Retrial opens for man accused of 1979 murder of New York boy

By David Ingram

NEW YORK A New York City jury will hear opening arguments on Wednesday in the retrial of a man charged with kidnapping and killing a six-year-old Etan Patz in 1979, a notorious case that drew national attention to the plight of missing children.

Pedro Hernandez, 55, is on trial in a state court for the second time in the death of the boy, who disappeared in lower Manhattan 37 years ago.

Hernandez’s first trial ended last year with the judge declaring a mistrial. Jurors deliberated for 18 days without reaching a verdict. Eleven of them had voted to convict, while one held out for acquittal.

A former delicatessen worker, Hernandez confessed to the crimes in 2012, but his defense attorneys say he is mentally ill and falsely confessed under police coercion. He could face life in prison if convicted.

Patz vanished as he walked alone for the first time to a school bus stop in the SoHo neighborhood on May 25, 1979.

Jury selection for the second trial began last month and finished on Tuesday.

U.S. criminal trials generally require a unanimous jury to convict, and prosecutors must prove their case beyond a reasonable doubt.

Patz’s picture was one of the first to appear on milk cartons, which in the 1980s became a popular vehicle for seeking leads about missing children. His disappearance also helped bring about a national database about such cases.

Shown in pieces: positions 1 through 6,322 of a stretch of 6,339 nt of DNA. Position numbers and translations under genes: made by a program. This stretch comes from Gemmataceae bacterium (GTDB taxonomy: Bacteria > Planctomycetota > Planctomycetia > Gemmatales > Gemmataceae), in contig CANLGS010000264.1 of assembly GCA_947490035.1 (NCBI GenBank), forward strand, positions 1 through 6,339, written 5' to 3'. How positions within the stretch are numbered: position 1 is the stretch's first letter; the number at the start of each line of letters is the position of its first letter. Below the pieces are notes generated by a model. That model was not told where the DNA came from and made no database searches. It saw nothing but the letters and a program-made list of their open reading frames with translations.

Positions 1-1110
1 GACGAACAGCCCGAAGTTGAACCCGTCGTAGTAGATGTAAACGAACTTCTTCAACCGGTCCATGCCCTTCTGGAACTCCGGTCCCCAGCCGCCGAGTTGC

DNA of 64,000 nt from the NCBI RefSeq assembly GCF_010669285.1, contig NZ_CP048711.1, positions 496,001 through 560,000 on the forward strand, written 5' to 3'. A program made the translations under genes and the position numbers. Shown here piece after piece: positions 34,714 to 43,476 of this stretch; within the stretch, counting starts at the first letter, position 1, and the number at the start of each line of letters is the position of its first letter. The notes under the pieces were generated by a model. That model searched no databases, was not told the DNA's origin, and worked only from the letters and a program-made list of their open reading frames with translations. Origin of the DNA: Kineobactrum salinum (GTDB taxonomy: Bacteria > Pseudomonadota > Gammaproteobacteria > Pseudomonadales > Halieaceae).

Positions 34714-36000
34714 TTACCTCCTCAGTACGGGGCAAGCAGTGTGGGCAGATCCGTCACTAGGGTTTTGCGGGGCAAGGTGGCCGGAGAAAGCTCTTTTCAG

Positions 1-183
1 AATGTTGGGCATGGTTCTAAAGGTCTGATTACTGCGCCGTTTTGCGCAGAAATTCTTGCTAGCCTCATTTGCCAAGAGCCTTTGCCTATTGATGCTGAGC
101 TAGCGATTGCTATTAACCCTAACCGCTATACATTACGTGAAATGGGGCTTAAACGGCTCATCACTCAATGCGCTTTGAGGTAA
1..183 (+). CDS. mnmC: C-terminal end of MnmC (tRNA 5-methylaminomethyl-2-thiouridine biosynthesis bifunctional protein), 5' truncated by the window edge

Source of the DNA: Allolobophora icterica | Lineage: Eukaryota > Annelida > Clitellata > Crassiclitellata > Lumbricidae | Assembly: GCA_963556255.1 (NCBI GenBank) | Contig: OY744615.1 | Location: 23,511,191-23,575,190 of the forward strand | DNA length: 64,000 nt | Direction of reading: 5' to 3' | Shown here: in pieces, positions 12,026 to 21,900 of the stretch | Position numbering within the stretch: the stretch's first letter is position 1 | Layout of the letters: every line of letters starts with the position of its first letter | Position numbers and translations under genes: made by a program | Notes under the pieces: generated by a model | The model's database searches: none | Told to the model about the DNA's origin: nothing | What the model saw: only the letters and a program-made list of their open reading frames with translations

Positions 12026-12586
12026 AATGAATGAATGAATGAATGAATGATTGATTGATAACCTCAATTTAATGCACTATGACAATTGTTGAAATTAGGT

Despite a massive search, Patz’s body was never found. He was declared legally dead in 2001.

Then, in 2012, investigators received a tip from Hernandez’s brother-in-law, who told police Hernandez had confessed to the crime to a prayer group in the 1980s.

Hernandez, in a videotaped confession to police, said he lured Patz to the basement of the deli where he worked near the child’s home, strangled him, placed the child’s body in a garbage bag and a box, and dumped him in an alley.

He later recanted, and at the first trial, his attorneys argued he had a history of mental illness, including hallucinations.

Hernandez was 18 when Patz disappeared. He later moved to southern New Jersey, where he lived at the time of his arrest.

During the first trial, the defense tried to blame another man, Jose Ramos, who dated a Patz family babysitter and was long considered the prime suspect. Ramos is serving a prison term after being convicted of sexually abusing boys.

(Editing by Frank McGurty and Bill Rigby)

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